• The unique shape of the plant makes it a good option for container gardens, where its rosette form can be displayed prominently among other potted plants.

Interesting Facts

  • bedFeng Shui

    The Pig's Ear is not used in Feng Shui practice.

  • aquariusZodiac Sign Compitability

    The Pig's Ear is not used in astrology practice.

  • spiralPlant Symbolism

    • Longevity: The Cotyledon orbiculata, commonly known as Pig's Ear, is a succulent plant that can survive in harsh conditions due to its ability to retain water. This feature symbolizes endurance and the ability to thrive over time.
    • Prosperity: Succulents like Pig's Ear are often associated with wealth and abundance because of their plump, rich-looking leaves and their propensity to produce offsets, which can be seen as a form of multiplication of resources.
    • Protection: Pig's Ear has thick leaves that can feel somewhat rubbery or leathery. This physical trait symbolizes a protective barrier, representing safety and shelter.
    • Adaptability: As a succulent, Pig's Ear is able to adapt to various environmental challenges, symbolizing flexibility and the ability to adjust to varying circumstances in life.

Every 2-3 weeks
2500 - 10000 Lux
Every 2-3 years
Spring-Early Summer
Not needed
  • water dropWater

    Pig's Ear should be watered sparingly, as it is a succulent plant that prefers dry conditions. Generally, it is best to water thoroughly once every two weeks during the active growing season, which is spring through fall. In the winter, water only enough to prevent the leaves from shriveling, which may mean cutting back to once a month or less. When watering, apply water directly to the soil and avoid getting the leaves wet to prevent rot. Allow the soil to dry out completely between waterings. A good rule of thumb is to provide around 8-16 ounces of water per plant for each watering, depending on the size of the pot and the indoor climate.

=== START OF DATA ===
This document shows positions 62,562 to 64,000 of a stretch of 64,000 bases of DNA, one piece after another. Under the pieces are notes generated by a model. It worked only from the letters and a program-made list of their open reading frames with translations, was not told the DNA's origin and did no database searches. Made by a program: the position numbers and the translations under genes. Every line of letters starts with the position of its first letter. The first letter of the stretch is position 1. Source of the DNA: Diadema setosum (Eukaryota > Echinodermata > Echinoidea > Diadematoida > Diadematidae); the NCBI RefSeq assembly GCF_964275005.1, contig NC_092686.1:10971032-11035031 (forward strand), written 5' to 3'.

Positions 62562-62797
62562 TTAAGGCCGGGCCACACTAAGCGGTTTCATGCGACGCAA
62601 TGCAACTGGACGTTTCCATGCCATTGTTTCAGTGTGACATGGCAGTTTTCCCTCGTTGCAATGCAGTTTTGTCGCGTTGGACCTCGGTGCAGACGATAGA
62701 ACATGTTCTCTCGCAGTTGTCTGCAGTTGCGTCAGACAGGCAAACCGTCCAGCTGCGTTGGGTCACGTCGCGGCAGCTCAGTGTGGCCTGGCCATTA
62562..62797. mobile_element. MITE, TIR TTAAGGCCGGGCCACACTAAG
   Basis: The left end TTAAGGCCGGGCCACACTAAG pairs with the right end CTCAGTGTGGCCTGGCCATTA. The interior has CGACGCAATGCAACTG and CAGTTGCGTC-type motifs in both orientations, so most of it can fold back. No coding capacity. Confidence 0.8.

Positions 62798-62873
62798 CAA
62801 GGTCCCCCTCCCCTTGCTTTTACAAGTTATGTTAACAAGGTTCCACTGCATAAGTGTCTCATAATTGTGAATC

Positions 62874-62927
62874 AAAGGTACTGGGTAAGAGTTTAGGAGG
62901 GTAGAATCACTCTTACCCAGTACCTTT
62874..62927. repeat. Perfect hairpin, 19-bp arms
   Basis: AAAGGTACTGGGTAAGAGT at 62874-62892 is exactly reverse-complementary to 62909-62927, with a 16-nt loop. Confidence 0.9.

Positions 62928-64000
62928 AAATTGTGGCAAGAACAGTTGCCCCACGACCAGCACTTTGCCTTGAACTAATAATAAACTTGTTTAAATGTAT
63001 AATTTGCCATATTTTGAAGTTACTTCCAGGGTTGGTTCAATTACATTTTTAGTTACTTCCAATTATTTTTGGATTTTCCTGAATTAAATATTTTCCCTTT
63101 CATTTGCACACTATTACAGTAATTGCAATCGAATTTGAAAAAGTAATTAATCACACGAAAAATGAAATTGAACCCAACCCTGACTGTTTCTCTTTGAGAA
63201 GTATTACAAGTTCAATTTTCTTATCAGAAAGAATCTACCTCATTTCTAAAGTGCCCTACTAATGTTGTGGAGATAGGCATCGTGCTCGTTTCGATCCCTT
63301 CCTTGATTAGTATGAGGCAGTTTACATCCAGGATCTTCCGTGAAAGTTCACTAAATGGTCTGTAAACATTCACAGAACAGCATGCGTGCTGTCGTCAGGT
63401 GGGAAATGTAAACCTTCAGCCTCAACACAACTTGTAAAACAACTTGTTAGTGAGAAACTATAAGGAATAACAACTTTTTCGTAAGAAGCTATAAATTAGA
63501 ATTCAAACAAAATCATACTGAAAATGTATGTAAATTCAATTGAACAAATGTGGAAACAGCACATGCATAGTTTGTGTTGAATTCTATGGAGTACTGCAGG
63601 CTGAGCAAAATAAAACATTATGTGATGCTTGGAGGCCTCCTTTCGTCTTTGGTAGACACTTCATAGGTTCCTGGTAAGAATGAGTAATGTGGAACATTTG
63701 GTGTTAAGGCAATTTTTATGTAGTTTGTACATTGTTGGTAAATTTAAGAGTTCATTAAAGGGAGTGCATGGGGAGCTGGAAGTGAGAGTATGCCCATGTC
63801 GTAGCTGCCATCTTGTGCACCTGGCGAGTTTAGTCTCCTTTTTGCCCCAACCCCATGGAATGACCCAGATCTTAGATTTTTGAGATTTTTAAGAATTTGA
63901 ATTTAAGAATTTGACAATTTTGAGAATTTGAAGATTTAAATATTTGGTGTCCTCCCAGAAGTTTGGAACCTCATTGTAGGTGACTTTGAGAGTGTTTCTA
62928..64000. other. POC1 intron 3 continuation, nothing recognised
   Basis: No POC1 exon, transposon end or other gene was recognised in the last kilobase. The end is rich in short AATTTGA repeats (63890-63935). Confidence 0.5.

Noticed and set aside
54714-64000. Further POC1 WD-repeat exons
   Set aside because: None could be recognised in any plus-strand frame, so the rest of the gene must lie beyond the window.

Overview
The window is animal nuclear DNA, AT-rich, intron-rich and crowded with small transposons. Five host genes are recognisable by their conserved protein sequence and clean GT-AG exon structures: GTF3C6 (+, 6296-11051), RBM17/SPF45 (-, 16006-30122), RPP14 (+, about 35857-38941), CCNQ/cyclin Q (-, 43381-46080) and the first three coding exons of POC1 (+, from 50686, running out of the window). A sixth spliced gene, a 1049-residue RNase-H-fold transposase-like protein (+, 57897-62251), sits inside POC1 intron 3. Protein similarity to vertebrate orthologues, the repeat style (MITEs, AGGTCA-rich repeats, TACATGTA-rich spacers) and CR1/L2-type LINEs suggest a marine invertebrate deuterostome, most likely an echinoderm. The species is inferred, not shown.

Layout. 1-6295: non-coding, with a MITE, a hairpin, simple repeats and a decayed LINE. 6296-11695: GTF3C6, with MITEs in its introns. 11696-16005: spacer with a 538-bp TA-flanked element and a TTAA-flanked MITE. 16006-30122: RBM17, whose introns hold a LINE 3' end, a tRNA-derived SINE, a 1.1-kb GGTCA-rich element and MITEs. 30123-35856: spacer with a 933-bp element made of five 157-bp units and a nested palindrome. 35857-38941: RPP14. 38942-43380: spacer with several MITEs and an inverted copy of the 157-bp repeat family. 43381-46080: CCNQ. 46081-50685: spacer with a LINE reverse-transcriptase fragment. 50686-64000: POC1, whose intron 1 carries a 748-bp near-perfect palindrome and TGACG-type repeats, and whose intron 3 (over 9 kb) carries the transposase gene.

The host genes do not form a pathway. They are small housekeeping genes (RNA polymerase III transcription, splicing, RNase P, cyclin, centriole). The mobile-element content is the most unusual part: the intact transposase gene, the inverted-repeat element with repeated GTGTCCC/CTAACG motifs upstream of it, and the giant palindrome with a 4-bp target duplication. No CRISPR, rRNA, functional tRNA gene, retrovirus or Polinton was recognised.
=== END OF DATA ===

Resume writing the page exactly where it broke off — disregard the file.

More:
• sunLight

    Pig's Ear thrives in bright, indirect light but can also tolerate direct sunlight, especially in the morning. The best spot for this succulent is near a south or west-facing window where it will receive ample light without the harsh midday sun. Avoid placing it in low light conditions, as this can cause the plant to become leggy and lose its compact shape. For optimal growth, ensure it gets at least 4-6 hours of sunlight every day.

  • thermometerTemperature

    Pig's Ear prefers a warm and dry environment, with ideal temperatures ranging between 60°F and 85°F. It can withstand temperatures as low as 30°F but should be protected from frost. Avoid drastic temperature fluctuations and drafty areas, as this can stress the plant. Keeping the plant within this temperature range will help ensure that its succulent leaves remain plump and healthy.

  • scissorsPruning